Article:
Increased competition and low interest rates to impact the banks over the next year.
By BOHEMIST STAFF
PRAGUE – American rating’s agency Moody’s yesterday maintained a’stable’ outlook on the Czech banks with the caveat that profitability is likely to decline in the foreseeable future to due increased competition and low interest rates, the firm announced yesterday.
According to the agency, the stable rating comes as a reflection of its expectation that moderate economic growth and improving employment levels in the country will support bank loan quality. At the same time, the banks can also expect a slight increase in credit costs from historical lows, as well as falling fees on credit and debit cards.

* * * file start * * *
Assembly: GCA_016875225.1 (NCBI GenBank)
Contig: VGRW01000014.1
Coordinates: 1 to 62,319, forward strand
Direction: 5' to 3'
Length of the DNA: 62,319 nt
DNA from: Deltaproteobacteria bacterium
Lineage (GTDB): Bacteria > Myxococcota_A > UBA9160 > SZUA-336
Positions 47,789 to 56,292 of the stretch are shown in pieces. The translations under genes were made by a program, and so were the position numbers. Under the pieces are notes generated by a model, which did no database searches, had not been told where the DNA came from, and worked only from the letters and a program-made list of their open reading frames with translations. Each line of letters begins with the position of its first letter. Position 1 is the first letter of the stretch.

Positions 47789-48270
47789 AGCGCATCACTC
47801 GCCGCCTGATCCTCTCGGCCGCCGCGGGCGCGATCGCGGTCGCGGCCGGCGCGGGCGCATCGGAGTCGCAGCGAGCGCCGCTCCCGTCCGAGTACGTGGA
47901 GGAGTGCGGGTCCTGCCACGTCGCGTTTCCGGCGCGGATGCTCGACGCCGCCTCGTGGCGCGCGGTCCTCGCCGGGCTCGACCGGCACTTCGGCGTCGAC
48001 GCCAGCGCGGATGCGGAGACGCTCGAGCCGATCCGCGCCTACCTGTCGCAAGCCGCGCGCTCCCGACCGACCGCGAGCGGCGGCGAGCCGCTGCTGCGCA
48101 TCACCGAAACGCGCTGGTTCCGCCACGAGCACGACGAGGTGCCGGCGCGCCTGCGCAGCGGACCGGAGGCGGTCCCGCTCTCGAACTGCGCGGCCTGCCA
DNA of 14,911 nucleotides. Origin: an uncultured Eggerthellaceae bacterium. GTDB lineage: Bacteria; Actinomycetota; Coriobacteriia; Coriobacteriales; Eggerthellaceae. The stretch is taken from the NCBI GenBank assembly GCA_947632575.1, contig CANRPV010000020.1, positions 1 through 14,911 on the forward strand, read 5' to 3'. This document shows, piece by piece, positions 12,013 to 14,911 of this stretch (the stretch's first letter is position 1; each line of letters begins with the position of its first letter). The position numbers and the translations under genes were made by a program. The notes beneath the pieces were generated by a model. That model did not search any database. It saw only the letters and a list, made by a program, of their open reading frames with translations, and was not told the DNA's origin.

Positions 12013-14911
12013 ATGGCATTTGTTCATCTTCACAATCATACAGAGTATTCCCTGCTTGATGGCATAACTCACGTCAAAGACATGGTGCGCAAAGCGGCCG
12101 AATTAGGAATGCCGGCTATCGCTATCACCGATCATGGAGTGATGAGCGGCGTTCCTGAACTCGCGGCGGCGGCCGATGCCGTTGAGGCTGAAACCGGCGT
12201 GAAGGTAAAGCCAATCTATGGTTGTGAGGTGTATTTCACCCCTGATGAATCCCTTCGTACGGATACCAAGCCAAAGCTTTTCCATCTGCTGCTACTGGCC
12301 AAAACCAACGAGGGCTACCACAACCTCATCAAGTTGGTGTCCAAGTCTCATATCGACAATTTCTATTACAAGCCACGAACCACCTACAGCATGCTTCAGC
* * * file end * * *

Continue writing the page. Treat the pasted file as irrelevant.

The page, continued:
“Czech banks are facing potential headwinds on several other fronts. The UK vote to leave the European Union, for example, may pose risks in the form of slower economic growth in Europe, a key market for Czech exports. In addition, diverse views within the Czech coalition government could hinder economic reform, as noted in June 2016, and prolonged low oil prices and a drop in food prices could expose the country to the risk of deflation,” the statement reads.
Still, not all the news is bad. Moody’s noted that the economy remains in good stead and that the banks stand to benefit from benign operating conditions over the next 12-18 months.
“We expect Czech banks’ nonperforming loans to remain at about 5.8% of total loans over the next 12-18 months — one of the lowest levels in Central and Eastern Europe — amid moderate GDP growth and rising employment,” said Arif Bekiroglu, an assistant vice president at Moody’s.